Posted by: annemartinfletcher | October 22, 2009

Getting a First Book Published—Rewrites or Setbacks?

My life in the military prepared me well for the “hurry up and wait” aspect of being a writer.  I make a conscious effort to change this to “take the time to get it right and then wait.”

Waiting is the operative word.  I thought I had my book proposal and agent query ready to mail months ago.  Then I waited six weeks to hear back from a famous and very busy friend about an endorsement, before sending the query to my top choice of an agent. About the time I heard back from this friend, I made contact with another friend I hadn’t seen for nine years.  My second friend is an editor for an international journal and a client of the agent I want.  When he volunteered to read the sample chapters of my manuscript, I put my query on hold and eagerly sent him the chapters.  Unfortunately, he is also a very busy person.  I waited another four weeks.

It’s a good thing I waited.  While I had hoped he would recommend me to his agent, instead he sent me a valuable critique—the kind that made me pause and wonder why I hadn’t already thought of organizing my chapters that way.  Even though I have been helped by several readers and editors, my friend’s fresh and professional assessment of my work pointed out needed improvements to my manuscript.

Being human, I sighed and thought about querying his agent anyway.  The suggestions, however, rang too true to ignore.  I am lucky to hear them, for free, from a professional editor who knows the agent I plan to query.  So I am back to the word processor for the umpteenth rewrite (I stopped counting at thirty).  “This is NOT a setback,” I tell the voice whining in my head.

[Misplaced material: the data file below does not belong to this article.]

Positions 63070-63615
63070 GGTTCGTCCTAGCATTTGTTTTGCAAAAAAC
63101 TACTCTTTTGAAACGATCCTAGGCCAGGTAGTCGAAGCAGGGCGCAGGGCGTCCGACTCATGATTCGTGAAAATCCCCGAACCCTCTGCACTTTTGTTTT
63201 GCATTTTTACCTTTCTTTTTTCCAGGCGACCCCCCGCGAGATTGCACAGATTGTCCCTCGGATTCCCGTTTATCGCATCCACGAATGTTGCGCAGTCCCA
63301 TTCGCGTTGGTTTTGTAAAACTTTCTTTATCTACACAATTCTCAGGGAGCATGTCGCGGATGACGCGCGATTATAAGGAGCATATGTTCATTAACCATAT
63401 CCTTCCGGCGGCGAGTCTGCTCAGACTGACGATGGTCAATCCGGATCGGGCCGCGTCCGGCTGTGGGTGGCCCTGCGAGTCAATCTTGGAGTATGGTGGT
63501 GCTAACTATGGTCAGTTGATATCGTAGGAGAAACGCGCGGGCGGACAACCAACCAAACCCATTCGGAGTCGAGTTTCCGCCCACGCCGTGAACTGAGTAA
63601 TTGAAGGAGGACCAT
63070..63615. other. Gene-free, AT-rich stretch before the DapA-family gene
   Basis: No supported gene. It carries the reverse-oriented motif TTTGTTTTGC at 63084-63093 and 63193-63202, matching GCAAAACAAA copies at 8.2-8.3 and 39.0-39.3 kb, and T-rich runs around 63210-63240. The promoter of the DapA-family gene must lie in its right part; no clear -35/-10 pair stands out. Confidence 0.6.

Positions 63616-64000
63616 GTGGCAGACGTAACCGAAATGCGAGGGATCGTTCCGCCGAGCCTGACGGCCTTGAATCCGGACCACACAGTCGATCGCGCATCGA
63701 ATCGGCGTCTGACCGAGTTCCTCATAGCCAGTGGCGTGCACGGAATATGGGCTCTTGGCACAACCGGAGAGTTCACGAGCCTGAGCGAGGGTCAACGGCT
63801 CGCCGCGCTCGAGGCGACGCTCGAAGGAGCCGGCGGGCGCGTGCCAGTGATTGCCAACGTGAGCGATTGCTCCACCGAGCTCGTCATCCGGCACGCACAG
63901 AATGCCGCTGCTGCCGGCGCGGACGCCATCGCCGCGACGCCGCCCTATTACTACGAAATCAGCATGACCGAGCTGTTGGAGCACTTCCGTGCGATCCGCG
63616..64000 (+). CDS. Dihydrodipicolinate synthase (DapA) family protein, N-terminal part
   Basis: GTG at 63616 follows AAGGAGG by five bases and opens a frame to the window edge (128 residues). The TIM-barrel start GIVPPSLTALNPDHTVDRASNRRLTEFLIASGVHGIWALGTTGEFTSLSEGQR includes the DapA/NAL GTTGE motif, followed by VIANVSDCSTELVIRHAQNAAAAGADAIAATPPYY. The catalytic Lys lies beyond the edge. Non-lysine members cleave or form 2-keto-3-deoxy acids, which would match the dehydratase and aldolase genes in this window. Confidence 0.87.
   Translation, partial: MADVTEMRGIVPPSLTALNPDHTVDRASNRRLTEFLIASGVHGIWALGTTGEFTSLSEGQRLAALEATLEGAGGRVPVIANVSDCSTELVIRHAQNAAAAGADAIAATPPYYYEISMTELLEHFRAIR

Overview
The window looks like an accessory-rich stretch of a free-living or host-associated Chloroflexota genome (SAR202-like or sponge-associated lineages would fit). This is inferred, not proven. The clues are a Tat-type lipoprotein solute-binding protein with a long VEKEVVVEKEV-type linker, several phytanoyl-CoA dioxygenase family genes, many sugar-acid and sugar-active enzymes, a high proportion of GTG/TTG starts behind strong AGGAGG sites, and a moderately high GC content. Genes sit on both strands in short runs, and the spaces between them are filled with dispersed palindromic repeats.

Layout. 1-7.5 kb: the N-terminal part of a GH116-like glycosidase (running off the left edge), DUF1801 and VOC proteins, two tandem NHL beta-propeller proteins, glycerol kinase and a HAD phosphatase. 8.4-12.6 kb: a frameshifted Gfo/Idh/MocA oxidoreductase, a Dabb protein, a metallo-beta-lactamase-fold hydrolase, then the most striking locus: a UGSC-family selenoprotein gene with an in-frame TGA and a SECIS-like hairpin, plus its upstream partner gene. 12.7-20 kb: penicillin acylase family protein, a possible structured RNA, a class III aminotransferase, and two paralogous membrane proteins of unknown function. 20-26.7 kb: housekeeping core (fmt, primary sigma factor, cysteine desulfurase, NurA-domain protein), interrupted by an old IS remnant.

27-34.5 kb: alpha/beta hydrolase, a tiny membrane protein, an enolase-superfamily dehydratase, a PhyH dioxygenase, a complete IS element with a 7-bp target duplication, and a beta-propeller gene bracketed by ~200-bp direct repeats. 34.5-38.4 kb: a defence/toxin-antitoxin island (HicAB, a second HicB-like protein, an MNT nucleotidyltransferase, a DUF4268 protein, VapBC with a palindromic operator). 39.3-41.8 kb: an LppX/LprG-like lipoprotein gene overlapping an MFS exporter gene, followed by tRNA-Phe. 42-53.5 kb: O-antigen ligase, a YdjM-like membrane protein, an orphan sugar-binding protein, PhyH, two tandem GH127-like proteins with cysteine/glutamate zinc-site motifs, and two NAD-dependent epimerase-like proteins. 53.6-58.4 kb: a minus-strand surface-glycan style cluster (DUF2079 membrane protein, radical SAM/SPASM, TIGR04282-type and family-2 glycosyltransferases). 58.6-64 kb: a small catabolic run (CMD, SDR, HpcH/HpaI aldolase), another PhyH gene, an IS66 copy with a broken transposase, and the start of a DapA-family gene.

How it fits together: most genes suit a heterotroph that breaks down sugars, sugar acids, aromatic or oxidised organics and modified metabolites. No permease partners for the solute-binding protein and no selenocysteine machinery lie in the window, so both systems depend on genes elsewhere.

Instead, this proves, once again, that writing is hard work.  Unpublished authors often complain about how difficult it is to find an agent.  My belief is that the difficulty comes in preparing a wonderful product (the manuscript), a viable business plan (the book proposal), and finding the appropriate customer (the agent who specializes in this type of manuscript).  Does this approach sound different from just querying every listing in a book of literary agents?

Once I improve my chapters, I will be crossing my fingers that I become the first choice of the agent who is my first choice.  Stay tuned and find out what happens.


  1. As far as I can tell, writing a book is a process that takes the fallow times. I hated the rewrites that came up over Thread Magic constantly, but the book changed of it’s own accord during that time. I wish I could say I got wiser or smarter or more able. Instead, the book grew. It was turned down by 14 publishing companies before it happened, one of which finally published it.

    I don’t often write fiction, but I think that would happen there as well. I guess what I’m saying is that the process, the wait, the weight of it, is all something that makes diamonds in time.

  2. Ellen, than you for sharing your own experience with me. I turned to your blog on “Art out of the box” (ties in neatly with my motto–“Live, play, and dream out of the box”), and especially enjoyed this post of yours:
    I hope my readers will take a look at it, too.

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